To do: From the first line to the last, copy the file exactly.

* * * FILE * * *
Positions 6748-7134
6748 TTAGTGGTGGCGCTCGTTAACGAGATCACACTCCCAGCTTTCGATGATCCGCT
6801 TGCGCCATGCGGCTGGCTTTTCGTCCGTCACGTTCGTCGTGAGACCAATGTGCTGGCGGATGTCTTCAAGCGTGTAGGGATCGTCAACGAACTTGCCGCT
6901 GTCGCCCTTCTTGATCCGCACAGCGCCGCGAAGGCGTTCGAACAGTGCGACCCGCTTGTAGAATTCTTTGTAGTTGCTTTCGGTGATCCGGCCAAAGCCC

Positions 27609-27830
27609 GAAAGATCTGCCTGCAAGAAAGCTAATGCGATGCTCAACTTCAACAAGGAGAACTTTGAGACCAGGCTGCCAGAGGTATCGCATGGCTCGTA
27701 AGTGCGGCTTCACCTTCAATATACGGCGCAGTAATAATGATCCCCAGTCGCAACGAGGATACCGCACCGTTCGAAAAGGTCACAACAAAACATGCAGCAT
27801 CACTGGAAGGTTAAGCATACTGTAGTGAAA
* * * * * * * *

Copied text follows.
Positions 6748-7134
6748 TTAGTGGTGGCGCTCGTTAACGAGATCACACTCCCAGCTTTCGATGATCCGCT
6801 TGCGCCATGCGGCTGGCTTTTCGTCCGTCACGTTCGTCGTGAGACCAATGTGCTGGCGGATGTCTTCAAGCGTGTAGGGATCGTCAACGAACTTGCCGCT
6901 GTCGCCCTTCTTGATCCGCACAGCGCCGCGAAGGCGTTCGAACAGTGCGACCCGCTTGTAGAATTCTTTGTAGTTGCTTTCGGTGATCCGGCCAAAGCCC

Positions 27609-27830
27609 GAAAGATCTGCCTGCAAGAAAGCTAATGCGATGCTCAACTTCAACAAGGAGAACTTTGAGACCAGGCTGCCAGAGGTATCGCATGGCTCGTA
27701 AGTGCGGCTTCACCTTCAATATACGGCGCAGTAATAATGATCCCCAGTCGCAACGAGGATACCGCACCGTTCGAAAAGGTCACAACAAAACATGCAGCAT
27801 CACTGGAAGGTTAAGCATACTGTAGTGAAA